Modern Theatre Restoration Effort Begins

Worker removes carved stone from Modern Theatre facade


Workers have begun brick-by-brick disassembly of the Modern Theatre’s facade as Suffolk University begins a meticulous restoration of the historic face of the old movie house on Washington Street. 

Several thousand pieces of marble, sandstone, and brownstone will be removed and sent off site to a masonry restoration expert. The University is photographing and documenting the process, and information will be updated regularly.

NER Construction, which is handling the masonry restoration, marks each individual stone so that the facade can be reassembled. It will serve as the Washington Street face of a new Suffolk University residence hall, theater, and gallery to be built on the site.

CBT is the architectural firm designing the new building, to open in fall 2010.

Fascinating project for preservationists

“There are a lot of fascinating things about this project,” said Judith Selwyn of Preservation Technology Associates, who is monitoring the masonry restoration process for the University. “This is essentially two buildings, the post-Civil-War-era upper section, which is in good condition, and the later Modern Theatre marble front, which is an entirely different type and style of building.”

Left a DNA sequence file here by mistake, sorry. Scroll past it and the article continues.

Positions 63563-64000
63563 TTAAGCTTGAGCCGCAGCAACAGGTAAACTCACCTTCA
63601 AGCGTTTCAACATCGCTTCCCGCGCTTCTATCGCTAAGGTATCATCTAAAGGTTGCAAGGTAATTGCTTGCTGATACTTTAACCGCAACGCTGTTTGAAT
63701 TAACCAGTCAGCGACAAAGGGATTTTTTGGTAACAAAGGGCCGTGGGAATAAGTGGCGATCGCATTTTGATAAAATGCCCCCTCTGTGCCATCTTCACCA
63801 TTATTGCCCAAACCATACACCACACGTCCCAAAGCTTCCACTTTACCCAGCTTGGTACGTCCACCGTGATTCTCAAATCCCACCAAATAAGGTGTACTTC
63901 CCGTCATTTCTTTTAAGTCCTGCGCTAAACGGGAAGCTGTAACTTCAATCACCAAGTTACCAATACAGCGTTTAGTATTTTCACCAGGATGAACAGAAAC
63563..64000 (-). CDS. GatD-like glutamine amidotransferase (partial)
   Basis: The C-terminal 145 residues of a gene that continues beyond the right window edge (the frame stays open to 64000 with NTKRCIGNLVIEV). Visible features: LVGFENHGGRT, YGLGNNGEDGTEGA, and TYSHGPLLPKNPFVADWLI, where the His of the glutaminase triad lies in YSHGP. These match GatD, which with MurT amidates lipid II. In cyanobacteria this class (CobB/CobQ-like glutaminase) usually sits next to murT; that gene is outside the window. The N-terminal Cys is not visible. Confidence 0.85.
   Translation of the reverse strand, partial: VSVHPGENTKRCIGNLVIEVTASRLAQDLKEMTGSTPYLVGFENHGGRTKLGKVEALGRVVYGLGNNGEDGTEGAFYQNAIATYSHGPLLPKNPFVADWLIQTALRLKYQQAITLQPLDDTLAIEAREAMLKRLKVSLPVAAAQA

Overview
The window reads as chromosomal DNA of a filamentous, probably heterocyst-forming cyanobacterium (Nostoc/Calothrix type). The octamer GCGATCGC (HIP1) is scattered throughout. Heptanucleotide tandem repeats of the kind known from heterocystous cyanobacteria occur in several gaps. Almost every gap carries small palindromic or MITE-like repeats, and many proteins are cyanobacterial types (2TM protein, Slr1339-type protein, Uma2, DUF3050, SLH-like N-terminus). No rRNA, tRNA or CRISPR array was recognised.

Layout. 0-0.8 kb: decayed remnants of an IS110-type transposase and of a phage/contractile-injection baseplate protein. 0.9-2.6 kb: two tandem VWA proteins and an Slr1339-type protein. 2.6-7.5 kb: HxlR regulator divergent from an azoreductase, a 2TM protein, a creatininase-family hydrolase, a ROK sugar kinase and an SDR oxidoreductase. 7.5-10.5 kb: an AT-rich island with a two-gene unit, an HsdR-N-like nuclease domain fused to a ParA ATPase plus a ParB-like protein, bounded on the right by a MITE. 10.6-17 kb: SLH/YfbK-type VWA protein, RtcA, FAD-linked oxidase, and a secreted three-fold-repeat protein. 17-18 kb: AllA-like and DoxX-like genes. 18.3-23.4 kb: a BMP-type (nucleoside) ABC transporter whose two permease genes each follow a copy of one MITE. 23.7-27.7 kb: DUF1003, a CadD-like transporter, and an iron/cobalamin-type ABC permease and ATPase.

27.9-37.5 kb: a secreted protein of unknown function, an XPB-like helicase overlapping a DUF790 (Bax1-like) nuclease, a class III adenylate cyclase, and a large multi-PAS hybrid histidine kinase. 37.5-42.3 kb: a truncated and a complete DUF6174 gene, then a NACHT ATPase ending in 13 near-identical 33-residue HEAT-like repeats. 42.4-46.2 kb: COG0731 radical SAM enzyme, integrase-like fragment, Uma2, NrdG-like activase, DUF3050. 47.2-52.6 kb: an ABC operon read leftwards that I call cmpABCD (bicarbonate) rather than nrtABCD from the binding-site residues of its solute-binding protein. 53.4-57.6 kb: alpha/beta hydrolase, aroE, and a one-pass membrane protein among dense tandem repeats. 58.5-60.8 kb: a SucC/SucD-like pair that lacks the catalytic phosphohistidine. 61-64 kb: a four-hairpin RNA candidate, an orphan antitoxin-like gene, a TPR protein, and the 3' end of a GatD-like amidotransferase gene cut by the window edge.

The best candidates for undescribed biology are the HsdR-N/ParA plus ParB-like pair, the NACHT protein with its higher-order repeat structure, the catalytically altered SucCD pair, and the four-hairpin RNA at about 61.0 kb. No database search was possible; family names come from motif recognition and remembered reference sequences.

Selwyn said that, while the building’s structure had deteriorated to the point where nothing was salvageable, much of the damage to the marble facade was the result of alterations over the years, as marquees and signs were added to the facade.

Landmark building

The Modern Theatre was included on the National Register of Historic Places in 1979 as part of the Washington Street Theatre District. In 1995 it was designated a Boston Landmark.

The building was considered beyond repair until Boston Mayor Thomas M. Menino and Suffolk University stepped in to save the facade and ensure that there would still be a theater on the site.

In addition to 197 beds in suite-style housing, the building will feature a 184-seat theater. The lobby space in front of the theater will double as a gallery.

“Those of us involved in this reconstruction feel that it’s a really dramatic and interesting thing to do – to take down, restore and reassemble a facade,” said Selwyn. “And there will be theater again on Washington Street. Without the efforts of Suffolk University and Emerson College, what would that part of Washington Street be like?”

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Greg Gatlin

Mariellen Norris